Both groups had comparable changes from baseline in the primary endpoint of left ventricular end-systolic dimension (LVESD),  as well secondary echocardiographic endpoints, exercise capacity, and levels of the heart failure serum biomarker N-terminal prohormone brain natriuretic peptide (NT-proBNP).


However, there were significant differences between the groups for three subjective endpoints related to quality of life.


Analyses of the Minnesota Living with Heart Failure Questionnaire (MLHFQ) and the Short Form 36 Health Survey (SF-36) demonstrated statistically significant improvement in quality of life with VNS treatment compared to controls (MLHFQ p=0.049; SF-36 Physical and Mental, p=0.02 and 0.24, respectively).


Additionally, 62% of patients in the VNS group had an improvement of at least one point from baseline in their New York Heart Association (NYHA) functional classification compared to only 45% of control patients (p=0.032).

“The safety profile for this application of VNS appeared acceptable, with an overall infection rate of 7.4%, which is comparable to that in patients implanted with a VNS system for the treatment of epilepsy,” noted Professor Zannad.


Given that preliminary studies suggested a benefit of VNS, there are a number of possible explanations for NECTAR-HF’s negative findings.


First, there is still much to learn about the appropriate dosing and technique of VNS. Data from epilepsy VNS studies show that higher-amplitude dosing might be more effective, but it is often not possible because it causes patient discomfort, said Professor Zannad.


Second, patients in the NECTAR-HF trial were relatively well-managed on medical therapy alone, making them perhaps not the best candidates to show a strong benefit of VNS.

Third, the six-month study period may have been too short to detect changes in cardiac function.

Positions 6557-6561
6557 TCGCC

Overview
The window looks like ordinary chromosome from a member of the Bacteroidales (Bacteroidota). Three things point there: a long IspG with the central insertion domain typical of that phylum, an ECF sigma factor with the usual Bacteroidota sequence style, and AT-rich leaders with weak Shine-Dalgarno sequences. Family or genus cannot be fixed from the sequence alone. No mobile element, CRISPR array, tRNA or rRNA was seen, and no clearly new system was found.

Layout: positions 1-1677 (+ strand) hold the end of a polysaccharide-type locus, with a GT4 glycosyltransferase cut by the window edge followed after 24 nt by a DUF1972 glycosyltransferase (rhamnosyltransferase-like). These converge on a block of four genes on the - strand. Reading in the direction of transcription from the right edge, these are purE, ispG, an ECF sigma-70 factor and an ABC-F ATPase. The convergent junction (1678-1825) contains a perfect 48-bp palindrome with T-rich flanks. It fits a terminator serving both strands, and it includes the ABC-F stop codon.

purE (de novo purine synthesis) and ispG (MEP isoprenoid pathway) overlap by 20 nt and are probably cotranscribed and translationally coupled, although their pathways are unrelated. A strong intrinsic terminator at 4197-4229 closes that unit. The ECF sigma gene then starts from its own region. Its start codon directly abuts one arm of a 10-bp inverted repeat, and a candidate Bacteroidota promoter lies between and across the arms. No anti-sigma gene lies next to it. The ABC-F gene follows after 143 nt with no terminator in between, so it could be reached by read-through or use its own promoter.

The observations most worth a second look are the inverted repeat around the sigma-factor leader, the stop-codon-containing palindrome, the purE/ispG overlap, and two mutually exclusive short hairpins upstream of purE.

Although patients were blinded to their group assignment, meaning they were not told if they were receiving active treatment, it is possible that those in the active treatment group were able to feel the sensation of stimulation. If this was the case, patients could have been vulnerable to a placebo effect, knowing that they were receiving active therapy.
For this reason, the higher quality of life scores among VNS patients compared to controls should be interpreted with caution, he said.

Authors: ESC Press Office
For background information, please contact the ESC Press Office.
For independent comment on site, please contact the ESC Spokesperson coordinator.

Notes to editor
SOURCES OF FUNDING: The study was funded by Boston Scientific Corporation.
DISCLOSURES: Professor Zannad receives honoraria from Air Liquide, Bayer, Biomérieux, Biotronik, Boston Scientific, CVCRx, Janssen, Novartis, Pfizer, Resmed, Roche Diagnostics, Sanofi, Servier, St Jude, Takeda, speaker fees from Mitsubishi and owns stocks at CVCT and CardioRenal diagnostics. Co-author Gaetano De Ferrari receives honoraria from Amgen, Boston Scientific, Menarini and Merck. Co-authors Stephen Ruble, Doug Daum, Scott Meyer, Craig Stolen, Bernd Schubert, Agnes Ramuzat, Nicholas Wold and Kenneth Stein are employees of Boston Scientific Corporation.


About the European Society of Cardiology
The European Society of Cardiology (ESC) represents more than 80 000 cardiology professionals across Europe and the Mediterranean. Its mission is to reduce the burden of cardiovascular disease in Europe.
About ESC Congress 2014


The ESC Congress is currently the world's largest international congress in cardiovascular medicine.  The spotlight of this year's event is “innovation and the heart”.  ESC Congress 2014 takes place from 30 August to 3 September at the Fira Gran Via in Barcelona, Spain. For more information on ESC Congress 2014 contact the ESC Press Office.
To access all the scientific resources from the sessions during the congress, visit ESC Congress 365.


This press release accompanies both a presentation and an ESC press conference at the ESC Congress 2014. Edited by the ESC from material supplied by the investigators themselves, this press release does not necessarily reflect the opinion of the European Society of Cardiology. The content of the press release has been approved by the presenter.

http://www.healthcanal.com/blood-heart-circulation/heart-disease/54662-nectar-hf-fails-to-demonstrate-clinical-benefit-of-vagus-nerve-stimulation-in-heart-failure.html

Sunday, August 24, 2014

VNS Therapy for Depression - Are we really going to break the bank?

From: Herbert Stein [mailto:fabrik@bellsouth.net]
Sent: Monday, August 25, 2014 12:55 AM
To: Madam Secretary Sylvia Matthews Burwell, United States Secretary of Health and Human Services
Subject: VNS Therapy for Depression - Are we really going to break the bank?